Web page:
Quill and Ink World War I
An assassin's bullets sets off the "Great War"

1914 - 1918




World War I involved more countries and caused greater destruction than any other war except World War II (1939-1945). An assassin's bullets set off the war, and a system of military alliances plunged the main European powers into the fight. Each side expected quick victory but the war lasted four years and took the lives of nearly 10 million troops.

Several developments led to the awful bloodshed of the Great War, as World War I was originally called. War plants kept turning out vast quantities of newly invented weapons capable of extraordinary slaughter. Military drafts raised larger armies than ever before, and extreme patriotism gave many men a cause they were willing to die for. Propaganda whipped up support for the war by making the enemy seem villainous.

On June 28, 1914, an assassin gunned down Archduke Francis Ferdinand of Austria-Hungary in Sarajevo, the capital of Austria-Hungary's province of Bosnia-Herzegovina. The killer, Gavrilo Princip, had ties to a terrorist organization in Serbia, later part of Yugoslavia. Austria-Hungary believed that Serbia's government was behind the assassination and seized the opportunity to declare war on Serbia and settle an old feud.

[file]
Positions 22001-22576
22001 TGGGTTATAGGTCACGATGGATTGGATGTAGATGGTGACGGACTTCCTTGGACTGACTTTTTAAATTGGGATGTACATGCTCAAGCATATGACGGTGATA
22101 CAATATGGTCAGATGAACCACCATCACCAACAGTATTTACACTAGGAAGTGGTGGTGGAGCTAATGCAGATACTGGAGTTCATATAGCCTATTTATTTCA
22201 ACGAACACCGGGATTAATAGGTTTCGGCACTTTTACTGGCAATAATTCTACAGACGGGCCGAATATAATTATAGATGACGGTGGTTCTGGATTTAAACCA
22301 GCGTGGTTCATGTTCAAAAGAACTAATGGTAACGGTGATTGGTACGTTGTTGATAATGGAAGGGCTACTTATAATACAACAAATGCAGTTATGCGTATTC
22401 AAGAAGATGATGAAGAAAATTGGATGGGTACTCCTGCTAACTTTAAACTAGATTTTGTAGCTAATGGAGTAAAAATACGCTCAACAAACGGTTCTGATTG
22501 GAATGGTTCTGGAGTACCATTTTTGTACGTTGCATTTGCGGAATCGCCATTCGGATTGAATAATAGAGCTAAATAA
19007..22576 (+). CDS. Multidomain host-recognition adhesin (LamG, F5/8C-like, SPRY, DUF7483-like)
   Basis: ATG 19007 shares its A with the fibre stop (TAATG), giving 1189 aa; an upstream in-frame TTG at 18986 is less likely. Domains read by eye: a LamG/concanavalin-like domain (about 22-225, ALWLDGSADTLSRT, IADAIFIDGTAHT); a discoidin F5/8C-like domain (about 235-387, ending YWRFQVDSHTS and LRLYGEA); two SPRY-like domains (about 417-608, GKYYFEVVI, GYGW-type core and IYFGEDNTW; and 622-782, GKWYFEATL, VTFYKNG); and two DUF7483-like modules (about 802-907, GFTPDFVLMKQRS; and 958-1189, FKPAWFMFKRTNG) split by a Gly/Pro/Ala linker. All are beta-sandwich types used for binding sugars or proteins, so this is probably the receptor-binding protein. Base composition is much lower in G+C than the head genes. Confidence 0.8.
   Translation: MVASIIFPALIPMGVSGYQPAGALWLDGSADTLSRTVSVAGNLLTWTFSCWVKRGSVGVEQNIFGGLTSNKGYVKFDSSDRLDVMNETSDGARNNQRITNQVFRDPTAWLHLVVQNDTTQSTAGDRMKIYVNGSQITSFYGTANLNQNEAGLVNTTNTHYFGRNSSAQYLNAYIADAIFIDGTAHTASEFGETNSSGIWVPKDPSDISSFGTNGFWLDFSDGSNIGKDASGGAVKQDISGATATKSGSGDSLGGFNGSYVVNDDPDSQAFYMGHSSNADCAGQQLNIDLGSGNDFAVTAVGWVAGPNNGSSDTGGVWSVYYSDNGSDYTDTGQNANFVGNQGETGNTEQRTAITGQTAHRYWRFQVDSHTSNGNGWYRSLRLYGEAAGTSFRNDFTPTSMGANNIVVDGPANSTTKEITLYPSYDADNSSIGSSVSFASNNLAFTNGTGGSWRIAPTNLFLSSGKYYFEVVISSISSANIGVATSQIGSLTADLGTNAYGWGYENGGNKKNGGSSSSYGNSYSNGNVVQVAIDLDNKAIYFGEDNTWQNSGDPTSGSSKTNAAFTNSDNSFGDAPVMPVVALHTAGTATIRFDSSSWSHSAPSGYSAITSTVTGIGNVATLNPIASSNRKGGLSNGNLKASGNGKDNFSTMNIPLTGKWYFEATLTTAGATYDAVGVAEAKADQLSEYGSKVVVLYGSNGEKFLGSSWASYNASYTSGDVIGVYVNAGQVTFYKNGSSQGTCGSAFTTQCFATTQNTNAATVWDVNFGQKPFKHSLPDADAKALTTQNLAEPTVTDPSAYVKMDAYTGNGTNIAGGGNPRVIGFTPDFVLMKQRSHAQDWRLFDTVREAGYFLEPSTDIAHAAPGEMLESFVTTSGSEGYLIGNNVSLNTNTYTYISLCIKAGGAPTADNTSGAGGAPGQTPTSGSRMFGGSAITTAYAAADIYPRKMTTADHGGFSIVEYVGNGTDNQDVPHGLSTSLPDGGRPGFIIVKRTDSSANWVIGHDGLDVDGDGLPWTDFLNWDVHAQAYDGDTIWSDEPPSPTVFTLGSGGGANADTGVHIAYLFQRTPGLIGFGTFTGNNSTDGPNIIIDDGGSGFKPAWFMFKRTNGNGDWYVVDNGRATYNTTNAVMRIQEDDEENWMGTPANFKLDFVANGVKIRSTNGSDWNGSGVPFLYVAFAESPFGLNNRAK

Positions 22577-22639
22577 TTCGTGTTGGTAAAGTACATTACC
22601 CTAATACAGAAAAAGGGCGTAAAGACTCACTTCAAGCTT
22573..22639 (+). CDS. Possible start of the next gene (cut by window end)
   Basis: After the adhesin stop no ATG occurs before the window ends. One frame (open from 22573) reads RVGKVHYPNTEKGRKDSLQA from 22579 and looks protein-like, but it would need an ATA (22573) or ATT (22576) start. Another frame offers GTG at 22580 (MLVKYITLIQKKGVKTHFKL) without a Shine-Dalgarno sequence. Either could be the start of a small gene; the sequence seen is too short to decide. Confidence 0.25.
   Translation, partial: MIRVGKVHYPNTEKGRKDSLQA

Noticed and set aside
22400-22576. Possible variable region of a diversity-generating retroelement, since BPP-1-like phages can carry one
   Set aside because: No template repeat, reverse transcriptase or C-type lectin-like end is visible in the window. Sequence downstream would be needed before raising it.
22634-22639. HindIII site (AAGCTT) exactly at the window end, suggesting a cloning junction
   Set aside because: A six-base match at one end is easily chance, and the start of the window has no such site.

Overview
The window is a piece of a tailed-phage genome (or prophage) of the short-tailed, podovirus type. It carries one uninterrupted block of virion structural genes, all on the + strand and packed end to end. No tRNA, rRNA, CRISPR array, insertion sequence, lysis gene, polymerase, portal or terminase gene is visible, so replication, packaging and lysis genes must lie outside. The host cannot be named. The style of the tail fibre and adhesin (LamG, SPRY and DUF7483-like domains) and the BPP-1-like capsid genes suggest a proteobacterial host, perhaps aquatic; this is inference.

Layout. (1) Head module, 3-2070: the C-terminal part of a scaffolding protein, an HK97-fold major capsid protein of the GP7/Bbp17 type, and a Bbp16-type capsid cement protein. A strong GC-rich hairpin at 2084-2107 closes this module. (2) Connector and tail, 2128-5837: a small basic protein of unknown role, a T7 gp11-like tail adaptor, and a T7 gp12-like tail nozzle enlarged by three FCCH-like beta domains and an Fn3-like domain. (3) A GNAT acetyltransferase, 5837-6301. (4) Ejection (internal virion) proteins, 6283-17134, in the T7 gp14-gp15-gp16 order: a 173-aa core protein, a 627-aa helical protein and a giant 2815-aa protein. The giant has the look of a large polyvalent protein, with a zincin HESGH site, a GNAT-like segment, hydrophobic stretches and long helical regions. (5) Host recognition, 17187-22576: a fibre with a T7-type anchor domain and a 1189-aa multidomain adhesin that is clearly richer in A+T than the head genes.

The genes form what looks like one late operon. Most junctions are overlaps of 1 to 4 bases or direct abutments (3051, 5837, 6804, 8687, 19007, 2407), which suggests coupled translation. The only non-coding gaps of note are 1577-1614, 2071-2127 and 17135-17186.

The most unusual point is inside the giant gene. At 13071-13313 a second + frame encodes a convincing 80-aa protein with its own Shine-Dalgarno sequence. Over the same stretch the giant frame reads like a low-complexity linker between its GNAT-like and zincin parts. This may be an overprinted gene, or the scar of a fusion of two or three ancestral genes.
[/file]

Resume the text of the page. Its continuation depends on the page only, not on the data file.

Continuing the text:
The assassination of Francis Ferdinand sparked the outbreak of World War I but historians believe that the war had deeper causes. It resulted chiefly from the growth of extreme national pride among various European peoples, an enormous increase in European armed forces, a race for colonies, and the formation of military alliances. When the fighting began, France, Britain, and